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Topic P.D. and Acceptance Go to previous topic Go to next topic Go to higher level

By LOHENGR1N On 2011.08.14 00:37
I was reading the recent copy of Neurology Now, from the editor, the power of acceptance.
How to cope with death and dying. I'm not going into all the five stages it mentions or that one can become stuck in one stage or the other nor that not all people traverse all five. I'm going right to stage five. (since many people seem to put great stock in having "stages" to look at and compare to.).

Stage five or the fifth phase; acceptance "Whatever happens, it's going to be okay." These phases affect both Patient and Caregiver/partner. (you can read the article online at; www.NeurologyNow.com) ...researchers have found the ability to reach acceptance is influenced by the quality, meaning and value the dying person places on
their life. A person who finds value and meaning in life can make peace with the fact of death, even when it is fast approaching. That might need a reread or a second to sink in.

I've counseled many a caregiver to let the Parkinson's patient do what they can as long as they aren't endangering themselves or others doing it. That gives value or meaning to the patient and their life. That helps the caregivers also, how many think they have to take over everything and then burnout because they HAVE to do everything. With all the good intentions in their heart they do everything for their charge too early and discourage the patients from doing or trying. I'll ask you reading this, ever have a loved one step in and say let me do that...I can do it quicker and better? Let Me tell you it doesn't go down very well. Self worth plummets, resentment builds in both partners. Stop treating me like a child, stop acting like a child you can't do anything right. Burnout, resentment! Another saying of mine is "there are two kinds of people in this world, the terminally ill and the terminally well. The terminally ill know it, the terminally well don't know they're terminal. And they don't like being reminded they are." Which can also bring about resentment in the patient/caregiver dynamic's. Seeing a loved one fail vividly points to ones own mortality.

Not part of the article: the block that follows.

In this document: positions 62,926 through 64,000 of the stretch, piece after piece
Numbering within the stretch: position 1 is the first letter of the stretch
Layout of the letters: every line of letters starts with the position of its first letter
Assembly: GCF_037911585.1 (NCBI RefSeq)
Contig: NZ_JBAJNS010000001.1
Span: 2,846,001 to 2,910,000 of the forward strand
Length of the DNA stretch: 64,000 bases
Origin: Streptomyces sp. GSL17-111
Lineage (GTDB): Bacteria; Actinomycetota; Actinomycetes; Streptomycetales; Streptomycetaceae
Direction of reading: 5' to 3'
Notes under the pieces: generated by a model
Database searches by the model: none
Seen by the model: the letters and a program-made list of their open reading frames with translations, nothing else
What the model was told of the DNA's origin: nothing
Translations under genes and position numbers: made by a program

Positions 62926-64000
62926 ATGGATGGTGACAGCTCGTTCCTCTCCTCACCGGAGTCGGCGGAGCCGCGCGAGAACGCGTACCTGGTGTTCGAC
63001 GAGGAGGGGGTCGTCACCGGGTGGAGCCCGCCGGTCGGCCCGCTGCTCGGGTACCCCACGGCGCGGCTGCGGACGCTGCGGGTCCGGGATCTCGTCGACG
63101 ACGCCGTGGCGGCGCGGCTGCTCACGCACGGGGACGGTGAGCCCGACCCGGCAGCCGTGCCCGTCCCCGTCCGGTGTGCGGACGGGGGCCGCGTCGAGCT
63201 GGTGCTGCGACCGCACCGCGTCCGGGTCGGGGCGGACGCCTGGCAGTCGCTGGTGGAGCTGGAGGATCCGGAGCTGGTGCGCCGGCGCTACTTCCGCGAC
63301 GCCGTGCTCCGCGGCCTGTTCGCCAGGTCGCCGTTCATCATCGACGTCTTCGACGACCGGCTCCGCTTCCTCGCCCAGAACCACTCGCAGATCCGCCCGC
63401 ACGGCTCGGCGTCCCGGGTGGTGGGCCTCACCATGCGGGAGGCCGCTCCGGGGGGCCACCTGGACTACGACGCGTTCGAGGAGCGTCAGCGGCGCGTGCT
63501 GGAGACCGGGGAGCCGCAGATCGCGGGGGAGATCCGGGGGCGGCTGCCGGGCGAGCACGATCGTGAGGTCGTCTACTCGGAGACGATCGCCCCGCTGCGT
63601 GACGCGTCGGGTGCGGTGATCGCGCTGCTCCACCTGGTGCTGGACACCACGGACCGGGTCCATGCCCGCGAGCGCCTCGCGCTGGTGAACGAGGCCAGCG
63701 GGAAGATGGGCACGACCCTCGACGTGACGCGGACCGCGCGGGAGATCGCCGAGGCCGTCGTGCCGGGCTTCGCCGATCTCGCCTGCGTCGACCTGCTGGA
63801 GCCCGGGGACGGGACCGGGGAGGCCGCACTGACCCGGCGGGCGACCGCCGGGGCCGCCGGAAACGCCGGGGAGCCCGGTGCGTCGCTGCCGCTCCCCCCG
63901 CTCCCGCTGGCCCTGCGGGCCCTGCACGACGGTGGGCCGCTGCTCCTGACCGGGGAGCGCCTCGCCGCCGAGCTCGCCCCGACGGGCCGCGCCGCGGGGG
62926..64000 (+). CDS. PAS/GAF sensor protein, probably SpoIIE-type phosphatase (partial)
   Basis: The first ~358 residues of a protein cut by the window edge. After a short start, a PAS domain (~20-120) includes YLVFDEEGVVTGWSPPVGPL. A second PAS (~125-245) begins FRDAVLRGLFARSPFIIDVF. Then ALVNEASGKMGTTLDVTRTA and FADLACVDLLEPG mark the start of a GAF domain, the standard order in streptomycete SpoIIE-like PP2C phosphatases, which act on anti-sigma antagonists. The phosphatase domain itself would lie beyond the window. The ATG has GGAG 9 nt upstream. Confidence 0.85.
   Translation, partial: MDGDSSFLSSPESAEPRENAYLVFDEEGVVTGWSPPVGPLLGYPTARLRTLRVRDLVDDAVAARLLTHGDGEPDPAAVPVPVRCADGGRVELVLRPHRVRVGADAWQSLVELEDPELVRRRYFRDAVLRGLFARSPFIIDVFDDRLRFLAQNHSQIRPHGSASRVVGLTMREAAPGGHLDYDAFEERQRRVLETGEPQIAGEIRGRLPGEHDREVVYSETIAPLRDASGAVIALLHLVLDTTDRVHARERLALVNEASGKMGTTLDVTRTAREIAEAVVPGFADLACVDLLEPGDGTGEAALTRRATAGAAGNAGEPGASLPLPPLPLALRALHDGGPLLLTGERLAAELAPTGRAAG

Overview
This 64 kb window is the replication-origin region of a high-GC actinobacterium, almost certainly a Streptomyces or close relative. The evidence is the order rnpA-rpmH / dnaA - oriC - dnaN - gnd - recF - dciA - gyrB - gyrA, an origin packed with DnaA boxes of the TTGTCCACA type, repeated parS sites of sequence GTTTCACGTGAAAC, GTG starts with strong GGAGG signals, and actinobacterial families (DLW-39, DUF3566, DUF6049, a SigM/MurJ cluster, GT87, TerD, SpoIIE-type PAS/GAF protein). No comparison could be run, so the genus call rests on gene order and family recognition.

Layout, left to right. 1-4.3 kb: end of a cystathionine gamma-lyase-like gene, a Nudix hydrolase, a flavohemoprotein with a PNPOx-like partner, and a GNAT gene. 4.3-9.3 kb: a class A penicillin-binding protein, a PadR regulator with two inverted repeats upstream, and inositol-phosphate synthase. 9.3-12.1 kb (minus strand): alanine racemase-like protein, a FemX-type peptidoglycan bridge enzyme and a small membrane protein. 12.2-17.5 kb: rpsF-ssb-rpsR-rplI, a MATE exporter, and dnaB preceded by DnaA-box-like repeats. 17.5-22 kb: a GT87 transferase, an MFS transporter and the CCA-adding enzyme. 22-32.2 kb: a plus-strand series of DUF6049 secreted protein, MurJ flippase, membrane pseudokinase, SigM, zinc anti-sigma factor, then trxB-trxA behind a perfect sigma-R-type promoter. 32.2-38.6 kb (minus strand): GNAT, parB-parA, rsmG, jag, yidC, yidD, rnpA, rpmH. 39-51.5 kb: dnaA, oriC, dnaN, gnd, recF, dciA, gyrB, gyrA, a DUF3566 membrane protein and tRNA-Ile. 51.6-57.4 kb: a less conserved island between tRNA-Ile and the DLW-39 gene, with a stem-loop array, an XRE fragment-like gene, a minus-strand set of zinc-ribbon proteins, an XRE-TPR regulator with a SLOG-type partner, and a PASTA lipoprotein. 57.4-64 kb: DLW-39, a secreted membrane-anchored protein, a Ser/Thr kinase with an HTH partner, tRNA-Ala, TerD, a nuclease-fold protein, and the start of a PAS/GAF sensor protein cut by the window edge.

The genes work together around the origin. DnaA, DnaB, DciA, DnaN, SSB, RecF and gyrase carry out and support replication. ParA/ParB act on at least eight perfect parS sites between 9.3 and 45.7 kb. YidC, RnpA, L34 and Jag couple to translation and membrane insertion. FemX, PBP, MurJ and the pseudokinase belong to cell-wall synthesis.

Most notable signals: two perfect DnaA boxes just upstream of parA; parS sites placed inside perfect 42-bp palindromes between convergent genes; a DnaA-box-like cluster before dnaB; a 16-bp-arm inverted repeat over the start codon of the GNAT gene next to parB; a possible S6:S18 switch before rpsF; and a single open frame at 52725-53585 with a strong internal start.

Parkinson's Disease robs Us of so much that We have to LIVE each day! That doesn't sound like it makes sense does it? Of course We have to live each day, but I mean LIVE create memories each day not let Parkinson's rob US of memories waiting to be made, never to come. Plant some flowers then pick them together, catch a butterfly or lightning bug. For a few minutes be a kid again each day, look at a caterpillar, gaze up at the stars! Live! People sometimes ask how I can always remain upbeat with a disease like Parkinson's? I can't, I have times when I'm far from upbeat. They say you're so brave? I guess you have to read above about acceptance. Bravery or courage doesn't mean you're not afraid or scared, We all are at times. It means using the ability to face those fears and trusting.....it'll be okay. I want to clarify acceptance .....it doesn't mean giving up it means to live life despite limitations. It means to fight the good fight and run a good race for as long as you can knowing it will be okay. It's not denial nor is it rolling over and giving up! It is going along recognizing some things are lost, beyond repair but not dwelling on these things! They're gone but it will be alright, trust. To do otherwise is to give premature victory to Parkinson's Disease! That I refuse to do, I'm kicking and fighting all the way. Take care, best of luck and hang in there!